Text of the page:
Thick juicy T-Bone steaks are a great treat as well as chicken fajitas. Fun to do because everyone gets to pile their own into a large flour tortilla made just to suit them.

Yes grilling today is just as much fun today as it was when I was growing up. The old three legged grill has long since been tossed onto the trash heap.

Replaced with a big cast iron wood smoker and grill, sure I have a handy gas grill for almost daily use but nothing is better than firing up the old trusty smoker.

My great nieces and nephews are now the ones running and playing. They are always beaming with delight as the scoops of homemade fresh peach ice cream is served up with one of “Nana’s” homemade cookies.

Someday though I think I will pull out the old hand cranked ice cream freezer. After all, they are missing one of the best parts of the family cookout. Sitting on the old freezer, holding it down while their Dad, Uncle and Granddad take turns cranking the old beast.

I wonder if they would sit still that long?


Hamburger Safety Tips

(NC)-Here are some hamburger food safety tips from Health Canada:

Preparing:
Wash hands thoroughly with warm soapy water before and after handling any raw meat.
Thaw frozen meat in the refrigerator.

If you must thaw food quickly, keep the food in its original wrapping and place in a container of cold water. Change the water every half hour to ensure the water remains cold. If raw meat comes in contact with sinks and kitchen surfaces, remember to wash them immediately.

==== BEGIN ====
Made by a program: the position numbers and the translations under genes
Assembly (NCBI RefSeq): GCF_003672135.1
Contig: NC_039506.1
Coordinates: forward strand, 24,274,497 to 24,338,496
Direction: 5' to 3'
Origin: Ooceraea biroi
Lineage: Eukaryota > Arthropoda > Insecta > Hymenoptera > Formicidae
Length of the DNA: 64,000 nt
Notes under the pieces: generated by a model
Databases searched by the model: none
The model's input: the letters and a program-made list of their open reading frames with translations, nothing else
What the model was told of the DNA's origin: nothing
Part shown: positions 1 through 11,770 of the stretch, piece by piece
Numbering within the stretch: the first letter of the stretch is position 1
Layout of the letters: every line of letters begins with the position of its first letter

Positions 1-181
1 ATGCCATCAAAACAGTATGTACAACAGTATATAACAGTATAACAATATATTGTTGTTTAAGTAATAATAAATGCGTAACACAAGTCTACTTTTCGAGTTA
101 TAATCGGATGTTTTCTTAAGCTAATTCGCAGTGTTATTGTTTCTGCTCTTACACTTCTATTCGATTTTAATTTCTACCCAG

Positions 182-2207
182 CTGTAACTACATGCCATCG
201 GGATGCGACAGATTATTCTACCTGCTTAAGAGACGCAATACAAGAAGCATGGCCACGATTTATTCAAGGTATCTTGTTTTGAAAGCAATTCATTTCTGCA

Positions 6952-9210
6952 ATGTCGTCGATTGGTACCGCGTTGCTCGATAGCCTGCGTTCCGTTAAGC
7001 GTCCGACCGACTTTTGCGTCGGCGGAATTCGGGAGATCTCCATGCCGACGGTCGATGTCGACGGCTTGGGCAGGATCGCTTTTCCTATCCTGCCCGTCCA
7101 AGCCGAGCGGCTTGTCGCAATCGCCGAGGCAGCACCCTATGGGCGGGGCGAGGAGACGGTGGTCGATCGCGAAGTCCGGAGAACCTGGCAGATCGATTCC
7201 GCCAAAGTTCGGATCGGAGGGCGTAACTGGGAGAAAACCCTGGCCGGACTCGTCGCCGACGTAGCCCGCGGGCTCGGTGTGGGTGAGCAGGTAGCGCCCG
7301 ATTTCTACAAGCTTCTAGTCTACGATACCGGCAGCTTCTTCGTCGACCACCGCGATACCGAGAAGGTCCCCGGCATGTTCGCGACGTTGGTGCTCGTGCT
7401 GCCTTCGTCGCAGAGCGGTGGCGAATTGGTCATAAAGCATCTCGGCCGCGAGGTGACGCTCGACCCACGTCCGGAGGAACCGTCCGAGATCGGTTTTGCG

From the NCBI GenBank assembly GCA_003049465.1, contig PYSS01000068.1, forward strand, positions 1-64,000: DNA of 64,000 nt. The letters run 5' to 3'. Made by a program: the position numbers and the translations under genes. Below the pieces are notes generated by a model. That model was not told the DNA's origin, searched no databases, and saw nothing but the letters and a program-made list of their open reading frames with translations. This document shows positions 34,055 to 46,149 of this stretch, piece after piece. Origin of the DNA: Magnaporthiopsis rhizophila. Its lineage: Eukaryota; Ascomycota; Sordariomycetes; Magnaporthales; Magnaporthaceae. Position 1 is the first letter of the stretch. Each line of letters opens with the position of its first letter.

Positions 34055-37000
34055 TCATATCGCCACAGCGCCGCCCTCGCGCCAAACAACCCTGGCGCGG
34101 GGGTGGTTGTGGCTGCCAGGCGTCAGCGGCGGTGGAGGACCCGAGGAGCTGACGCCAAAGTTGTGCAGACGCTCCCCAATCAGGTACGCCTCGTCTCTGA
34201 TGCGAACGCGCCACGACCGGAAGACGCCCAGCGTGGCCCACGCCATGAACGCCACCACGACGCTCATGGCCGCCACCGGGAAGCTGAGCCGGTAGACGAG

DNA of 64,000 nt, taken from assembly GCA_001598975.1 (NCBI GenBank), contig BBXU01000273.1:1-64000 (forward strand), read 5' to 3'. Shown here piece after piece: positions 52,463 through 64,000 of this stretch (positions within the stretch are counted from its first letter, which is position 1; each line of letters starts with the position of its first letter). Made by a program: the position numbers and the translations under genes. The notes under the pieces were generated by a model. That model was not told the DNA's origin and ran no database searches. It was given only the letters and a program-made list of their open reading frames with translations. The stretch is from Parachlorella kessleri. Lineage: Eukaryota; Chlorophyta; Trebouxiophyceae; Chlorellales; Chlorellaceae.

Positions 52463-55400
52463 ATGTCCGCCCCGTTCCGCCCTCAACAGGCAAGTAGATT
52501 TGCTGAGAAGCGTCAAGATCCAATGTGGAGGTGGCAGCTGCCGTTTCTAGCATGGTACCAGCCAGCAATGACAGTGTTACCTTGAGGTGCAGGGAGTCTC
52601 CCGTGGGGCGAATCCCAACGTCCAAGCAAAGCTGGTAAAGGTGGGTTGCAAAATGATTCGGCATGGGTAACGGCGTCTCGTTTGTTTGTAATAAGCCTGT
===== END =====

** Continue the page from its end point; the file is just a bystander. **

You can also thaw meat in the microwave by using the “defrost” setting if the food is to be cooked immediately.
Marinate meat in the refrigerator, not on the counter.

Discard the marinade after use because it contains raw juices, which may harbour bacteria. If you want to use the marinade as a dip or sauce, reserve a portion of it before adding it to the raw meat.

Do not allow cooked food to come in contact with raw meat. Use separate cutting boards and utensils or wash items thoroughly between uses.

Cooking:
Ground beef must be cooked to an internal temperature of 71° C (160° F). Using an instant-read food thermometer is crucial.

In fact, research results indicate that some ground beef may prematurely brown before a safe internal temperature has been reached.

The colour of meat alone is not considered a reliable indicator of ground beef safety. If eating out, order your hamburger cooked well done.

Serving:
Keep hot foods hot at 60° C (140° F) or higher and cold foods cold at 4° C (40° F) or lower.
Do not keep cooked food unrefrigerated or unfrozen for more than two hours.

For more information on food safety, visit the Canadian Partnership for Consumer Food Safety Education Web site at www.canfightbac.org.


It’s Never Just a Hamburger

Did you know that using a personal journal is a life tool that will help you identify and solve problems? For journalers, identifying problems is easy. We just re-read our journals.